I eat primarily whole unprocessed plant foods, but also consume about 200 calories of pure sugar daily (added to tea, coffee, smoothies, oatmeal, pancakes etc). So based on my lab tests, whole food carbs/starches/grains/legumes/fruits/ starchy veg are clearly anti-inflammatory. So such generalized statements as "carbs feed inflammation" are clearly false.
                *Starting Wt - 151 lbs (January 2015) * Current Wt - 113 lbs (November 2016)
                *95% Plant-Based (from June 2015) ~ *75%Carbs *10-15%Protein *10-15%Fat
                *Exercise ~7-10 hrs/week

                Comment


                • #9

                  Originally posted by KimLean125byMar15 View Post

                  This is just typical paleo carbphobia. I've been eating nearly 300g carbs/day or about 75%+ carbs for over 2 yrs now and my last test for inflammation - High Sensitivity CRP - was 0.2mg/L (normal is 0.00 - 3.00 with ideal being <1.00). So no, carbs are not inflammatory unless your main source of carbs is pure junk food.

                  I eat primarily whole unprocessed plant foods, but also consume about 200 calories of pure sugar daily (added to tea, coffee, smoothies, oatmeal, pancakes etc). So based on my lab tests, whole food carbs/starches/grains/legumes/fruits/ starchy veg are clearly anti-inflammatory. So such generalized statements as "carbs feed inflammation" are clearly false.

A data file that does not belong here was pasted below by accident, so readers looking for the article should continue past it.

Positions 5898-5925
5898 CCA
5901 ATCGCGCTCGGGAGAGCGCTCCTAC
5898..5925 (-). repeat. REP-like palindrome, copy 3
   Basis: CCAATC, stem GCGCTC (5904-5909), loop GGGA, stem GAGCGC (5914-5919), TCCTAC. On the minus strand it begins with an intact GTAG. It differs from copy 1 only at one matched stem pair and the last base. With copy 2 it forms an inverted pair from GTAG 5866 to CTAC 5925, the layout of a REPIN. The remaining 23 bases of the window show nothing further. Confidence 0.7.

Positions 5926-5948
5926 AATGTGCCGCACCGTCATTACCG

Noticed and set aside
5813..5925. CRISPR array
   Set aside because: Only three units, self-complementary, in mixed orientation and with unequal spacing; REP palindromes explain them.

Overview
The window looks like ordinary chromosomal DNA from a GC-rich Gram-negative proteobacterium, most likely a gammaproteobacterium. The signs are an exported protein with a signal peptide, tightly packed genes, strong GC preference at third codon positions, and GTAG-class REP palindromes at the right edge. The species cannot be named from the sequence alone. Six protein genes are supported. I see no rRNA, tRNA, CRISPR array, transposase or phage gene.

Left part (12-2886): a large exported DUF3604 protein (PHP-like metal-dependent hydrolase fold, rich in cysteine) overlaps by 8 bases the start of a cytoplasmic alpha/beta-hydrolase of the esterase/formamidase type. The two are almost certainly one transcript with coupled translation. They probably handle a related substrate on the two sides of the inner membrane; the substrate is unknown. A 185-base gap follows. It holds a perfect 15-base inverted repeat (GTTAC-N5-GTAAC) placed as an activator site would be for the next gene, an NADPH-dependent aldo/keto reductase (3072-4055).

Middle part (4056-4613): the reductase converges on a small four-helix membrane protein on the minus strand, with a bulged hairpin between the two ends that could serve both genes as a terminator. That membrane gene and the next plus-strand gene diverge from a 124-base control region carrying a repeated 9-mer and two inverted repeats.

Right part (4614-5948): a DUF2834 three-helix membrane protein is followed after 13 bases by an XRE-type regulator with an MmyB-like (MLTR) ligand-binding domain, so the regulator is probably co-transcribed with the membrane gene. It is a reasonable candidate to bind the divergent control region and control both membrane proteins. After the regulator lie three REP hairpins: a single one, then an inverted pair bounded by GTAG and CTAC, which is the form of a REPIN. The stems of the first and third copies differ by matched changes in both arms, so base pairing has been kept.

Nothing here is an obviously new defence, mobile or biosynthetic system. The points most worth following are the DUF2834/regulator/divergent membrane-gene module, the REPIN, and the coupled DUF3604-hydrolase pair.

Point well taken.
                  Not all carbs are created equal. Much like my 10X cooked and cooled potatoes didn't do much other than cause gas for me. The inflammation all kicked in when I started eating sugar.
                  Thanks.
                  Srinath.

                  Comment


                  • #10
                    Originally posted by KimLean125byMar15 View Post

                    This is just typical paleo carbphobia. I've been eating nearly 300g carbs/day or about 75%+ carbs for over 2 yrs now and my last test for inflammation - High Sensitivity CRP - was 0.2mg/L (normal is 0.00 - 3.00 with ideal being <1.00). So no, carbs are not inflammatory unless your main source of carbs is pure junk food.

                    I eat primarily whole unprocessed plant foods, but also consume about 200 calories of pure sugar daily (added to tea, coffee, smoothies, oatmeal, pancakes etc). So based on my lab tests, whole food carbs/starches/grains/legumes/fruits/ starchy veg are clearly anti-inflammatory. So such generalized statements as "carbs feed inflammation" are clearly false.

                    You are also making a very generalized statement; you're basing your conclusion that carbs are NOT inflammatory bases solely on your own lab results! Unless you have health issues that respond well to a low/no carb (starch) diet, you cannot come to the conclusion that it's all "paleo carbphobia"....

                    Comment


                    • #11
                      10X heated and cooled potatoes............Holy mofo, obsessed much? Are you aware of diminishing returns?

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                      • #12
                        Its not 10x really, barely 5X, BTW it will not cook fully in less than 3. I run it at super low temp and I only run it 1 hr and I don't 1 layer them. They will warm and slowly think about cooking. Its a minimum 3x to cook. Only 2-3 iterations after that. Its also not specifically cooled. I just leave it in the thing with it off.